Jack of all trades, master of none. For the Kitchener Rangers’ Nick Spaling, versatility is both a blessing and a curse and this jack of all trades is hoping to come up aces as the 2007 NHL Entry Draft approaches.
The Drayton, ON native has played an integral role in any success that the Rangers have enjoyed. In addition to posting season totals of 23 goals and 36 assists in 61 games, Spaling has demonstrated an ability to perform in a wide variety of roles.
Normally, that type of versatility is valued by scouts – but only when it’s combined with a demonstrated ability to excel in one attribute or another. Hence the jack of all trades, master of none designation.
"He’s a good hockey player. A player like Spaling needs to figure out what his role is going to be," explained one NHL scout. "I mean, no one can do everything. Gretzky couldn’t do everything!
"You’ve got to figure out where a player is going to fit in. He’s a pretty good overall player, but he’s got to find a niche."
Not only does Spaling have to define his role, but he needs to improve on whatever skill set that applies to the role he’s selected.
"He’s got to define a role. If he’s going to be a scorer then he’s got to score a little better. If he’s going to be a checker then he’s got to become a little more abrasive," the scout continued. "He’s got to stand out. I always use the expression that players have to force us to draft them. Once they’re drafted you have to force a team to sign them. And once you’ve signed them, they have to force the coach to put you on the ice.
"You have to present to the team that you can do something better than the other guy."
To his credit, Spaling understands that he’s got plenty of work ahead of him, although he’s enjoying the notoriety of being ranked so highly.
"I’m happy with it for sure, but I wasn’t expecting it. I just wanted to go out and play and not try to worry about that stuff," he said. "I need to work on everything. I mean, it’s one step above, so you’ve got to improve every one of your skills – be bigger, faster, stronger.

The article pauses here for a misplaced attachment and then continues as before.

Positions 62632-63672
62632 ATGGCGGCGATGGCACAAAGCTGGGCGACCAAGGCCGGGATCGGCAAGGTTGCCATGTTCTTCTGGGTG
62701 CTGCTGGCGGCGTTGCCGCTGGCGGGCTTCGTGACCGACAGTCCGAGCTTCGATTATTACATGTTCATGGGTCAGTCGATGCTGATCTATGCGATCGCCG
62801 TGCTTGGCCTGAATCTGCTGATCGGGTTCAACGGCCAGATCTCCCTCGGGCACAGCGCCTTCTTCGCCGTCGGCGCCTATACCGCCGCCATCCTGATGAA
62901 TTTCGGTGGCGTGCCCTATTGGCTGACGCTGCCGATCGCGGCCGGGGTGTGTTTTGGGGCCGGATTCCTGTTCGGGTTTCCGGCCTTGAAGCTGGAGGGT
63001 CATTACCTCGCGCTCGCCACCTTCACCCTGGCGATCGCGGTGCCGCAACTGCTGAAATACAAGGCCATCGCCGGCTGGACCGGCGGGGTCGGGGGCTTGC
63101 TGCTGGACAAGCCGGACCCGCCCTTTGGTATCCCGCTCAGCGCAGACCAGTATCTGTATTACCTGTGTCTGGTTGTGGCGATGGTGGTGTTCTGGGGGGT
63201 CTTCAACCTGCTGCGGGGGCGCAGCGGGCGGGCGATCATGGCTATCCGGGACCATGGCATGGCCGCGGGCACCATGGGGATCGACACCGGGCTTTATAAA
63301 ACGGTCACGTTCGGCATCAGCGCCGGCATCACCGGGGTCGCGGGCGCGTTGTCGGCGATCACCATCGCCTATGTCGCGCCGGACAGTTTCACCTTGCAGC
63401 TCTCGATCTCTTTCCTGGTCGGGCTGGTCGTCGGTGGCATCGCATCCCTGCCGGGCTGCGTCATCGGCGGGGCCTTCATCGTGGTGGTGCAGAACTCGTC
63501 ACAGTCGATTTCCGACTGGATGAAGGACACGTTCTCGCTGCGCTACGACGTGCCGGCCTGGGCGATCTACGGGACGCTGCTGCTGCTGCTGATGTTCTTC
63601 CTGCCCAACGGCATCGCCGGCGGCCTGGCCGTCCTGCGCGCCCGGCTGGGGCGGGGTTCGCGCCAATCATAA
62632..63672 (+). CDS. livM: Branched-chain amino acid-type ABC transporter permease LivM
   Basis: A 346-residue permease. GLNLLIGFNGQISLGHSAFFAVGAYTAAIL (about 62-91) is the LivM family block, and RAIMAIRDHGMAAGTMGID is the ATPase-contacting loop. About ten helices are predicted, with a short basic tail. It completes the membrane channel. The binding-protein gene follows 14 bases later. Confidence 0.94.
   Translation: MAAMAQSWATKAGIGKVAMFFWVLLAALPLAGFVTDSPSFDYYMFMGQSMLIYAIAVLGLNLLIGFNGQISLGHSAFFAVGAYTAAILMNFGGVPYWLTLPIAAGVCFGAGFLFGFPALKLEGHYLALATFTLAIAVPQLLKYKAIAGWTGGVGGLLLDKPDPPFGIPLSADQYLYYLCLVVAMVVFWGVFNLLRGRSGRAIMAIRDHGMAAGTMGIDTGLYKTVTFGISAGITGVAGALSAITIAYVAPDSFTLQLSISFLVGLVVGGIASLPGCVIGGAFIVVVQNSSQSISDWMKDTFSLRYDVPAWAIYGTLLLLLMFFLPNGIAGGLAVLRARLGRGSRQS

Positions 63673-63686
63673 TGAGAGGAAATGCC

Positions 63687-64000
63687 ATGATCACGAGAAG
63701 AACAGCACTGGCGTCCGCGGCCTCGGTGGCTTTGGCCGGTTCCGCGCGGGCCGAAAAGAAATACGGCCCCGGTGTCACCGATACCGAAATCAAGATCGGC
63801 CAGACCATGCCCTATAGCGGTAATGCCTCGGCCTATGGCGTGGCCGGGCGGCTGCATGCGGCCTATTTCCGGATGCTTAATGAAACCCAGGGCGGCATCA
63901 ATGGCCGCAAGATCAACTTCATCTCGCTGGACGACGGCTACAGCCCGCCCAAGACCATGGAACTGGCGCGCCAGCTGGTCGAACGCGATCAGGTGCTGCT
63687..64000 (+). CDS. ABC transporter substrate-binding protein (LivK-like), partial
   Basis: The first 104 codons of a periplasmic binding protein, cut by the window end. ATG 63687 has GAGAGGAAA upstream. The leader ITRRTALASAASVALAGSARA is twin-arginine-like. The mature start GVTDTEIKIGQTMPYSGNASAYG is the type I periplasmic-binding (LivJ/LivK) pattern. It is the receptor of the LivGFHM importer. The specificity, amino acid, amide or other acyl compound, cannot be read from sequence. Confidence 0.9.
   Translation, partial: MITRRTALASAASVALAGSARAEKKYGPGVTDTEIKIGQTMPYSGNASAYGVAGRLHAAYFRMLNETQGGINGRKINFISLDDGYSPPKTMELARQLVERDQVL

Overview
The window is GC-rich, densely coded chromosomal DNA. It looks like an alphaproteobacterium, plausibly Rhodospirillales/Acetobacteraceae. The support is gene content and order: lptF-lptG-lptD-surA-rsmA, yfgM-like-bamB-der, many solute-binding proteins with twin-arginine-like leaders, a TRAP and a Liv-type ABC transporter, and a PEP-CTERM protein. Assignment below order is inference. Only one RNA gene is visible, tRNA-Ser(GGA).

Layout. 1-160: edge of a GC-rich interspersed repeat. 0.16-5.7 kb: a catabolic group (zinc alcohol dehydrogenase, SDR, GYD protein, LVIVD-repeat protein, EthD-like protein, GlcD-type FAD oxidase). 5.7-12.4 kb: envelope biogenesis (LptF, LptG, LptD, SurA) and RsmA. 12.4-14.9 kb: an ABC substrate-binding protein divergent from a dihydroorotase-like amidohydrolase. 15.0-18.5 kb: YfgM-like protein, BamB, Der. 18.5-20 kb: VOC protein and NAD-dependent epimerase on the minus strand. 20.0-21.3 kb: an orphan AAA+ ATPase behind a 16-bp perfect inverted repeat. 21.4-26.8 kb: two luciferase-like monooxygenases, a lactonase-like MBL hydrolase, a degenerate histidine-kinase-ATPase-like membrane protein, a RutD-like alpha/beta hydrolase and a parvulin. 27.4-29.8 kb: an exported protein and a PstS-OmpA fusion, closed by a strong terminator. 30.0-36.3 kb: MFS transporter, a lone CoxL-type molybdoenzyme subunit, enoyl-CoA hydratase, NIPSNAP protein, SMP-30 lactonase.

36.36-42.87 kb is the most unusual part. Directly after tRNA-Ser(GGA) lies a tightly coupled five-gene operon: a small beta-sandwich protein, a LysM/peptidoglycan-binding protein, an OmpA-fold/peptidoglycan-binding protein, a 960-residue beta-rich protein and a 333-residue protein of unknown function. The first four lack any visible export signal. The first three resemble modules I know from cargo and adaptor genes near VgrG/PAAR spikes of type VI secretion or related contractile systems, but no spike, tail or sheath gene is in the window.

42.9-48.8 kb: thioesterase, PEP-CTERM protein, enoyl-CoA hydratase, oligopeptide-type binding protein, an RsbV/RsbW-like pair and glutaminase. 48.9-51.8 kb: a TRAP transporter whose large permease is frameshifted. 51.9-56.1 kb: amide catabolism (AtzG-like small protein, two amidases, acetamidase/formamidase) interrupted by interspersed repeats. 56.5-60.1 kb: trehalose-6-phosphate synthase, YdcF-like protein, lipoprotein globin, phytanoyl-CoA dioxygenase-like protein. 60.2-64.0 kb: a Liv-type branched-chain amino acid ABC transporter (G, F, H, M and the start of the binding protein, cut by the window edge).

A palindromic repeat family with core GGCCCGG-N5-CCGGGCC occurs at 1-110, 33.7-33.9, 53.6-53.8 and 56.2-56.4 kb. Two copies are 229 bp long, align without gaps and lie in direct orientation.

"I think I have to work on my speed and my shot – everything happens faster and you have to shoot harder at that level."
When you’ve got players like Steve Downie (PHI) on your roster, it’s easy to get overshadowed. But scouts are firm in their belief that paying a little extra attention to Spaling is worth the effort.
"He’s a player you’ve got to watch, if you don’t you might not appreciate him," another scout explained. "He’s a guy that always makes the right play and goes to the right places on the ice. He makes simple plays. He’s not horribly attractive, but he thinks the game very well.
"His anticipation [stands out], his ability to read plays and be in position to be accessible whether that’s to take a pass or pick up a forecheck. He must really study the game. Some guys have that knack and he seems to do a very good job of it."
One person who has loved what he’s seen is Rangers head coach and general manager Peter DeBoer.
"Nick’s a real impressive young man. He’s a very good hockey player, very smart and hard working. I think he’s got a lot of potential. He comes from a great family and he’s a pleasure to be with," DeBoer explained. "I think when you see Nick, he’s a guy that doesn’t jump out at you as the most dynamic player on the ice but at the end of the game he’s a plus, and he’s killed penalties and played on the power play, and he’s done all the little things. There are a lot of guys in the NHL that do exactly that. I’m not sure he has to find himself – he’s going to be a very reliable pro and those are the kind of guys that coaches love to have on their bench to put out there.
"I don’t think he’s done growing yet – he’s going to be a big man. He’s got good hands but I think his hockey smarts and his head for the game are second to none and they’re the things that really separate him from some of the other guys."
Spaling almost presents an aw-shucks, just-glad-to-be-here persona, which may be a result of his small-town roots. "I come from a small town so the NHL looks like it’s a real, real long ways away," he said. "But now that you’re playing in the OHL it seems a little bit closer, but it’s still a big step to take."
Don’t expect him to go all prima donna on the club, as he’s firmly grounded in the desire to promote team above self. "Team success brings personal success, so I just put the team needs first and everybody will get what they’re looking for."
And that’s not just talk. DeBoer added that Spaling is as solid as it gets and while some players may focus on padding their personal stats during a draft year, there’s no worry of that happening with Spaling.
"For a lot of players it is an issue, but it never has been for Nick," DeBoer said. "He’s a team guy and I think it’s a testament to his character that it’s never even crossed my mind as an issue and I don’t ever expect that it would. He’s just not that type of player."
But in the end, Spaling’s draft positioning will be determined by what kind of player he chooses to be and the efforts he makes in reaching that goal.
"Spaling probably will make it to the next level, but he’s a guy that maybe has to get more involved in the play in front of the net, maybe get a little grittier," a scout said. "I think he’ll play as a pro. Where he sits, I’m not sure overall, but there’s potential there. Again it’s tough to say."
Although he grew up rooting for the Leafs and idolizing Joe Sakic, Spaling’s just looking forward to what comes next in his journey. "I’d play for anybody – just to make that step would be great."
Copyright 2007 Hockey’s Future. Do not reprint or otherwise duplicate without permission of the editorial staff.